ETHICAL INVESTING: ACTIVISM AND ADVOCACY OF SHAREHOLDERS
Activist investors are not contented with just purchasing stocks and supporting its actions or decisions. They want to change the norms of targeted corporations for two reasons: align investments with their core values and make entities behave more responsibly.
There are at least four ways shareholders commonly use to imprint the changes they desire.
Divestment is simply an act of selling an asset either for financial or social goals. Considered a last resort, the opposite of investment is normally used in worst scenarios. One classic example of divestiture was the activism in the Michigan State University. In the late 1980s, MSU students pressed the university to divest the stocks of firms with businesses in South Africa apartheid from its endowment portfolio, including Coca-Cola. Several large investors, including some city, county, and state governments, followed suit. Although it cannot be assessed whether the act made a substantial economic pressure to urge South African leaders to change their ways, it is safe to say it brought heightened attention to the human rights abuses in the country.
Electing New Directors
Ethical investors can opt to replace board members whose views they disagree with. Companies have differing rules for nominating directors, which can be found in their proxy statement. Unfortunately, a firm may not bother looking at a nomination from an unknown shareholder — or take it seriously at the very least. Majority of corporations have established methodologies for scouting potential board members. But, in July 2011, the US Court of Appeals against a proposed SEC rule that would have enabled shareholders, who own at least 3% of outstanding shares for at least three years, to place their nominees on the proxy ballot.
Some investors want to take things to the next level by introducing their own issues to vote on. To propose a resolution, an investor must have a significant stake in the firm, which, according to the SEC, is 1% of all outstanding shares or $2,000 worth of shares. He or she must hold it for at least one year before the resolution submission deadline.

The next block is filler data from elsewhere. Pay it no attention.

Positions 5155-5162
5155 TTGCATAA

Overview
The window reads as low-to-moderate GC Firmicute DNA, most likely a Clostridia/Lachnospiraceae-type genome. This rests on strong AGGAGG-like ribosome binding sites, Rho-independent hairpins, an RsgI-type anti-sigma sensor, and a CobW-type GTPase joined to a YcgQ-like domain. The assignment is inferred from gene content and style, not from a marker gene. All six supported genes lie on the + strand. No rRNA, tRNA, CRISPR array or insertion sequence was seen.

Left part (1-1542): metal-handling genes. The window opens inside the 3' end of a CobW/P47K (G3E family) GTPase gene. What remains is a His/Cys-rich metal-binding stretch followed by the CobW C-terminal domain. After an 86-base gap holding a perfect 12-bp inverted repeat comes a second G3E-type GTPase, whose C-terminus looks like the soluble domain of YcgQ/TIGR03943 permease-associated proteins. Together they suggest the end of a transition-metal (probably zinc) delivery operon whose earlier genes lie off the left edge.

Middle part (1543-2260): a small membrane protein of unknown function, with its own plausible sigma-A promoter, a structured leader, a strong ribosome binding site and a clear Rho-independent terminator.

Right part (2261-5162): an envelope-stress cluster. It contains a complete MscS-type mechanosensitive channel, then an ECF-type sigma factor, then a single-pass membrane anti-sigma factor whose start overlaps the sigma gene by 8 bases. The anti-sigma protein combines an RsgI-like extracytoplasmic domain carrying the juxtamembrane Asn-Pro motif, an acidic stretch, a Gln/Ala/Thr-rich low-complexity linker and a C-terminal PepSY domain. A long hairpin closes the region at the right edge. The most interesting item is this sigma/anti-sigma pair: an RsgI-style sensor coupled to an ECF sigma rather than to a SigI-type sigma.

Basically, shareholder resolutions allow investors to influence policies and address issues on the table. Certain guidelines are followed when submitting a resolution, such as it should not be longer than 500 words. The individual or group (or their representative) who files the resolution must attend the meeting to present it. Corporations need not to accept and implement those resolutions even if they obtain a majority vote.
This is the most basic way of echoing opinions. Investors cast their proxy ballots either electronically or via mail. Normally, a shareholder gets one vote for every share he or she owns. If an investor holds a stock class with special voting rights, he or she will get multiple votes per stock.
Several shareholders do not give attention to their proxy ballots because they are too occupied to study the issues to be voted and make a sound decision. But for activist investors, this is their way of letting their voices be heard to somewhat create change. Most of them have no time to do their own research, so, they turn to seasoned investors for guidance. Upon knowing the issue at hand, they can decide to vote with the entity or against it.
Institutional investors can make a great influence on the election results because their huge size allows them to possess large numbers of stocks. Therefore, it may need a collated effort from huge numbers of small shareholders to impact a vote’s outcome.
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